US Defense Secretary Lloyd Austin announced $6 billion in new military aid for Ukraine on Friday as Washington rushes to fill gaps left by months of limited American assistance.

The package is the second this week, following another valued at $1 billion that was announced just after US President Joe Biden signed a much-delayed bill to provide new funding for Ukraine as it struggles to hold back Russian advances.

"I'm... pleased to announce today an additional commitment of $6 billion through our Ukraine Security Assistance Initiative," Austin told journalists following the conclusion of a virtual meeting of dozens of Kyiv's international supporters.

"This is the largest security assistance package that we've committed to date," Austin said, adding that it will include air defense munitions, counter-drone systems, artillery ammunition and maintenance and sustainment support.

Unlike the $1 billion package announced Wednesday, which featured items that will be drawn from US stocks, the latest assistance will be procured from the defense industry, meaning it will take longer to arrive on the battlefield.

The United States has been a key military backer of Ukraine, committing tens of billions of dollars in security assistance since Russia launched its full-scale invasion in February 2022.

But prior to this week, Washington had announced new aid for Ukraine on just one other occasion this year, a $300 million package in March that was only made possible by using money that the Pentagon had saved on other purchases.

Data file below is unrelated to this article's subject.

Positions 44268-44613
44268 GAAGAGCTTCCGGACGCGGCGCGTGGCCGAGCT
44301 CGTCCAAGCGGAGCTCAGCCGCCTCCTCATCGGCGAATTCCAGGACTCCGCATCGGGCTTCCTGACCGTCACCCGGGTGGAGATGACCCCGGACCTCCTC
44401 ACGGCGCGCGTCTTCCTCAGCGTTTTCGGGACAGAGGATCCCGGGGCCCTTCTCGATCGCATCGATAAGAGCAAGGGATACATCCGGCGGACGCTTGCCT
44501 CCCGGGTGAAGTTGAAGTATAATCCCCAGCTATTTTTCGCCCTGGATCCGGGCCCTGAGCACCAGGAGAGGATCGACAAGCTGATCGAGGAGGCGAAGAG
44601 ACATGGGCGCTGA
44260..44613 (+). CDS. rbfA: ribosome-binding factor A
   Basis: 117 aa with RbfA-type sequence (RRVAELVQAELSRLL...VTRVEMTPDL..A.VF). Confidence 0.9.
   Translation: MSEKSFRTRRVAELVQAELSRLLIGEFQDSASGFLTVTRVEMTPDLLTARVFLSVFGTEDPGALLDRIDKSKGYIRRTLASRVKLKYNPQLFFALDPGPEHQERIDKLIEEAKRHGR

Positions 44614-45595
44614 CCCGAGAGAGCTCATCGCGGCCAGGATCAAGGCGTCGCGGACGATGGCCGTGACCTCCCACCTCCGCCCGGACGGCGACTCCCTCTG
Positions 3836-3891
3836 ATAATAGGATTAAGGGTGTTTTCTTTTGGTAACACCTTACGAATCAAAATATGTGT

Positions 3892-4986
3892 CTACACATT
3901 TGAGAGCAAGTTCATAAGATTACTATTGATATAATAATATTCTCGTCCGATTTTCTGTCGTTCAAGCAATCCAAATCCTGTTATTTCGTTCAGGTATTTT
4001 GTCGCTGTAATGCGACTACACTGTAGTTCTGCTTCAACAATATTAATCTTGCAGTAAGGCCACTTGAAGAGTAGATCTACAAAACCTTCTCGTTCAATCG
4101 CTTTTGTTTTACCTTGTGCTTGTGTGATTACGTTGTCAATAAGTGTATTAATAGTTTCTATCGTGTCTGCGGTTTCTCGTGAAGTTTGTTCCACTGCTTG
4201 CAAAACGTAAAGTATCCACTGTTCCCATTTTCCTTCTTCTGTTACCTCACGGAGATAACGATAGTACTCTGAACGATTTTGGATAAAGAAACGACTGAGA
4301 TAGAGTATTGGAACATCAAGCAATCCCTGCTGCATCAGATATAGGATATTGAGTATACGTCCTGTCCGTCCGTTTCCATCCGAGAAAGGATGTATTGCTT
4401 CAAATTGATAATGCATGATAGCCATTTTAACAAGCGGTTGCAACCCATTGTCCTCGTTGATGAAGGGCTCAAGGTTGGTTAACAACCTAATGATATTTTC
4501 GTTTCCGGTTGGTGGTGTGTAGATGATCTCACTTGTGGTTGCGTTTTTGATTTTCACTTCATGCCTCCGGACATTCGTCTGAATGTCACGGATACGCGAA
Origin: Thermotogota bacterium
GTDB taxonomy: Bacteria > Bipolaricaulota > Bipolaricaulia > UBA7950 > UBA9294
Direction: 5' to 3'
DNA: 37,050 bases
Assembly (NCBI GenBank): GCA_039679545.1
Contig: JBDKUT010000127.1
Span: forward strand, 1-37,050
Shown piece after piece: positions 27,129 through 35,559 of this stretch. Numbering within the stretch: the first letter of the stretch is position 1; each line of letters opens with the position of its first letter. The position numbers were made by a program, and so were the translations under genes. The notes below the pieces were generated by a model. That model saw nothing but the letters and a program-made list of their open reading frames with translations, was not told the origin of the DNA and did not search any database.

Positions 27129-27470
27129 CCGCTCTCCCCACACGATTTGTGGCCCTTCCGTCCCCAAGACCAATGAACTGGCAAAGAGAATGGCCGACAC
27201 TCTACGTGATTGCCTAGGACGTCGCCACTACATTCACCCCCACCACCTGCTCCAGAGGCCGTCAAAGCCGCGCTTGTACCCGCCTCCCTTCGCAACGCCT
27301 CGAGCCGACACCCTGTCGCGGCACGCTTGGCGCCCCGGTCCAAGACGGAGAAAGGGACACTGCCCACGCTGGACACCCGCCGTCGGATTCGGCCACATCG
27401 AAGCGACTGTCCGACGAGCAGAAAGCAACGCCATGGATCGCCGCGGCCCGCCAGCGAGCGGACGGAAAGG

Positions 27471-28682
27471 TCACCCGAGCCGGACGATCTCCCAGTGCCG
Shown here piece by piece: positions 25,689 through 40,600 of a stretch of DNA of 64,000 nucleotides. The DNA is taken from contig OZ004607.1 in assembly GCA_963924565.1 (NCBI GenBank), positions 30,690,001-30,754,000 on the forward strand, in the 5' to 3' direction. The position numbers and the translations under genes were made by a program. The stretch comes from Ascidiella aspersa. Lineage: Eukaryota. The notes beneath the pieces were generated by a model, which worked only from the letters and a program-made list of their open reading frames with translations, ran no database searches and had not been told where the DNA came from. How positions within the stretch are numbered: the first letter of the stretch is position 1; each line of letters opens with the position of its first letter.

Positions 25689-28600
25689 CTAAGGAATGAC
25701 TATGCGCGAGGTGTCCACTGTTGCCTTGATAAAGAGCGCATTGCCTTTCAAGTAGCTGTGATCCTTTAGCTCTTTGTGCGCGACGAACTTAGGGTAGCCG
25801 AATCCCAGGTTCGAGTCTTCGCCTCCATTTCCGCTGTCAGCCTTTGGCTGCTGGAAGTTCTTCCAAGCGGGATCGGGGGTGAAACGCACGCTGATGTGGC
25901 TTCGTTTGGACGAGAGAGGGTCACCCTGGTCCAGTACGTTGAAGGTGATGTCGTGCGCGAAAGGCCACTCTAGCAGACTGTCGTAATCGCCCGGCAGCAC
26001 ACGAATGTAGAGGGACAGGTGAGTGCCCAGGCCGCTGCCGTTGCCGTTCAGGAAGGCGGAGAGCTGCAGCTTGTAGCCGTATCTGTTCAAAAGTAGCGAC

- 'Sufficient and timely support' -

A squabbling Congress had not approved large-scale funding for Kyiv for nearly a year and a half, but eventually took action starting last week after months of acrimonious debate among lawmakers over how or even whether to help Ukraine defend itself.

The US House of Representatives on April 20 approved legislation authorizing $95 billion in aid funding, including $61 billion for Ukraine, while the Senate passed the measure on Tuesday and Biden signed it into law the following day.

Speaking at the opening of the virtual meeting on Friday, Ukraine's President Volodymyr Zelensky said the US delay in approving new assistance has been costly for Kyiv.

"While we were waiting for a decision on the American support, the Russian army managed to seize the initiative on the battlefield," Zelensky said.

"We can still now not only stabilize the front, but also move forward, achieving our Ukrainian goals in the war," he said, while noting that "Ukrainian defenders need your sufficient and timely support."

A senior US defense official said this week that "Ukrainian forces have been rationing their ammunition for quite some time, rationing their capabilities."

Aid from the United States and other countries "will enable the Ukrainians to begin to retake the initiative," but "this will not be a rapid process," the official said on condition of anonymity.

"The Ukrainians will need to rebuild quite a bit to take on board all of these new supplies... and ensure that they can defend their positions. So I would not forecast any large-scale offensive in the near-term," the official added.